“She returns!” Eleanor announced, as Eden sat heavily down and reached for a discarded bread crust and some cheese.
“Surely you weren’t painting all night,” Eleanor began. “Did you find your way to Liz’s party after all?”
Eden just shook her head, and Eleanor noticed for the first time, the stricken look upon her face.
“Eden?” Eleanor asked with real concern.
“My model…” Eden began, but couldn’t finish.
Eleanor guessed the trouble immediately. “Your model… was struck by a streetcar? Fell into the Seine? Ran away with your picture?” Eden did not smile. Eleanor sighed. “What happened?”
“I finished the picture. She had some…something. It was awful really, but I drank four glasses of it—I think.” Eden rubbed her temples. “She was so kind. And so…”
“Beautiful? Persuasive?” Eleanor pursued.
“Sophia is never going to forgive me.” Eden finally uttered her despair, head in her hands, elbows propped on the small table.
“Your model—what is she called?”
“Well, are you planning to run away with your Caroline?” Eleanor asked, not unkindly.
“Of course not. I told her to leave. I hope I never see her again,” Eden sighed dramatically and finally drank the black coffee the maid had brought.
Eleanor propped her cigarette in an ashtray and gave Eden a serious look. “Listen to me, Eden. This isn’t worth mentioning to Sophia. She doesn’t need to know. You’d be a fool to tell her.”
“She will know. She’s like that. She will take one look at me and just know.” Eden toyed idly with a teaspoon, a look of despair in her tired eyes. Eleanor didn’t doubt Sophia would know—not because of any special powers of perception—but because Eden was so visibly wracked with guilt.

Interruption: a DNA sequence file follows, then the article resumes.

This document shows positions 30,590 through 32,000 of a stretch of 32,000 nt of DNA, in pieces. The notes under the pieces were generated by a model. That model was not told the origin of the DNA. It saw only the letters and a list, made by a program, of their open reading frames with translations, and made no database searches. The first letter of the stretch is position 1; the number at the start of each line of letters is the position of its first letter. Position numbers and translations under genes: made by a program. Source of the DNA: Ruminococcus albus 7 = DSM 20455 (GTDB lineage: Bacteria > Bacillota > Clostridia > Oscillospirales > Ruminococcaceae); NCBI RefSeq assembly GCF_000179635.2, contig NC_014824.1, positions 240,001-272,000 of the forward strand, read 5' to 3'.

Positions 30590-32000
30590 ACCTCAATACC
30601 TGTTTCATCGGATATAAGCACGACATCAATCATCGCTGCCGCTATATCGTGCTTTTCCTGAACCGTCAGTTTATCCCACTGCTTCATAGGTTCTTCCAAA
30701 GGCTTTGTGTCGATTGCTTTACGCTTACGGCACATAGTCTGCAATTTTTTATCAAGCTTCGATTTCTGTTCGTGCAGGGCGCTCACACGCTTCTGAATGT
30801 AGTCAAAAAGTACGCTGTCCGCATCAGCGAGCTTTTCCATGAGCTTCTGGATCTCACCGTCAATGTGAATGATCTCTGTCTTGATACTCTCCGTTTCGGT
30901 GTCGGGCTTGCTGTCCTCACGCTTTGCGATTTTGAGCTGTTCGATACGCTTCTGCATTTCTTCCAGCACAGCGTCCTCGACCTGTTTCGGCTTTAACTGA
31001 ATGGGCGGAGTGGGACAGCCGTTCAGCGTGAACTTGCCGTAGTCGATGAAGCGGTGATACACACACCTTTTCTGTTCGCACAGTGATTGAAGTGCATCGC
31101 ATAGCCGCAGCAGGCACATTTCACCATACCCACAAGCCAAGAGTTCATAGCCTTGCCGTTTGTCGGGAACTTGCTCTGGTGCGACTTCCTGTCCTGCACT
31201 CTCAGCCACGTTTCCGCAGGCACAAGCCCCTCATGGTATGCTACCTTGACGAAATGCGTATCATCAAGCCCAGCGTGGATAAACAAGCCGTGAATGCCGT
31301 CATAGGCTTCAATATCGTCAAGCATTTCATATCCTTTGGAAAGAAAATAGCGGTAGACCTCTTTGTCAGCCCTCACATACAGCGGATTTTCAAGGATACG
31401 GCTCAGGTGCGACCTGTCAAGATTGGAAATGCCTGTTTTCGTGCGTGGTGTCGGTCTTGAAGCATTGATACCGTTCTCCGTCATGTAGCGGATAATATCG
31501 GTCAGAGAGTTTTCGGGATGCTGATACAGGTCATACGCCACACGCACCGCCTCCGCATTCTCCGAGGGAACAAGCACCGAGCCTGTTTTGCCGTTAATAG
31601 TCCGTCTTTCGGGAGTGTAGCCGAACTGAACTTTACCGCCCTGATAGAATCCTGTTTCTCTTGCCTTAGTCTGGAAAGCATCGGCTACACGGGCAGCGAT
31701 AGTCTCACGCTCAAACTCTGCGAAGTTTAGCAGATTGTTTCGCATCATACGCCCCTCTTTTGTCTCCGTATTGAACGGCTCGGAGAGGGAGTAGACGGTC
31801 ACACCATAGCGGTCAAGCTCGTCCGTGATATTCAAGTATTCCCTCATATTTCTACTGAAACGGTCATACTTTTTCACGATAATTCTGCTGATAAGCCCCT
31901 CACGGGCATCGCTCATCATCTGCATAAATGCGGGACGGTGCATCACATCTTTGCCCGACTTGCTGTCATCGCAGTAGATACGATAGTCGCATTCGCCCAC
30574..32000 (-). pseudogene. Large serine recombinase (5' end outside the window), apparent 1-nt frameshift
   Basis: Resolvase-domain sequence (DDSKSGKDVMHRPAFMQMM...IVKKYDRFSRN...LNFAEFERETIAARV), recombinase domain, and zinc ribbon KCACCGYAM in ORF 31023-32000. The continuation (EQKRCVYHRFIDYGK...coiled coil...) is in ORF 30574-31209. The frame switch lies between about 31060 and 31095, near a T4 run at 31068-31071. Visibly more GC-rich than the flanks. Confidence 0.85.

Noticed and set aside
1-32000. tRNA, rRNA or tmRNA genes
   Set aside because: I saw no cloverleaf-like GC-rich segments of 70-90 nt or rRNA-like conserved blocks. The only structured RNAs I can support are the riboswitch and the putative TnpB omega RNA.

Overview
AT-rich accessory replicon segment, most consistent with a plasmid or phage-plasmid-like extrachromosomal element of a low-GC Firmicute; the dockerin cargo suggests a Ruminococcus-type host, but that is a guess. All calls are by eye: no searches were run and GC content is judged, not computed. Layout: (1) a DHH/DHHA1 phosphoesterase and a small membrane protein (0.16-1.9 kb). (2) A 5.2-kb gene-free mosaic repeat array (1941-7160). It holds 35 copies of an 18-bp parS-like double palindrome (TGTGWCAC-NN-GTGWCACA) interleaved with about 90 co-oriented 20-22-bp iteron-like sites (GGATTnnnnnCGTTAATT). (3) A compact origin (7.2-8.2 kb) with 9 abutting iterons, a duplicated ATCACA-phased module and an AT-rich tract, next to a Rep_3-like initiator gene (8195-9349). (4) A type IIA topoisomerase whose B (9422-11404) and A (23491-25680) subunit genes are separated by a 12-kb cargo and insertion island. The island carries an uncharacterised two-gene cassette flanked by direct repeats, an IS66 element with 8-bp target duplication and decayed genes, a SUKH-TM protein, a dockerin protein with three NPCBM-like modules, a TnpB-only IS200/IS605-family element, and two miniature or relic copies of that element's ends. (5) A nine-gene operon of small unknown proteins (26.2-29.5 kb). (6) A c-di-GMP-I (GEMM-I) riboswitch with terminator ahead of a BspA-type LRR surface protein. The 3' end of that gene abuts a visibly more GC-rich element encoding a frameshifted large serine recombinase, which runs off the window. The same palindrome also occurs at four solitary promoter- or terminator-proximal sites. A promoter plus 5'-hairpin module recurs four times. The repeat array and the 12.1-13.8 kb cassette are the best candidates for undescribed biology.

Eleanor tried again. “Darling, the world is full of women. Why the fuss over Sophia Abington? She’s an ocean away and has been for months. She’s busy with her work as you are with yours. Enjoy Paris, Eden! You are young for god’s sake.” When Eden still didn’t meet her eye, she sighed impatiently. “What I wouldn’t give…”
“I don’t care about other women,” Eden said, finally returning Eleanor’s gaze. “Haven’t you ever felt that way about anyone? Honestly, have you really not?”
Eleanor picked up her cigarette, tapped the ash into the tray and smoked wordlessly until she nearly burned her fingers. She contemplated the girl across the table from her, wanting to take away some of her pain. But there were some things she would not say to Eden—not today.
“Don’t pretend there wasn’t a part of you that wanted this.”
“I was drunk, I told you, and she—”
“You were drunk when you kissed Alice Vine too.” Eleanor raised an eyebrow. “Take it from a libertine, darling, sometimes alcohol is just an excuse to do the things we can’t admit we want to do when we’re sober.”
“I’m not like you.” Eden gave her a hard look. “I don’t want my life to be nothing but a series of meaningless conquests.”
Eleanor rose silently and went back into the house.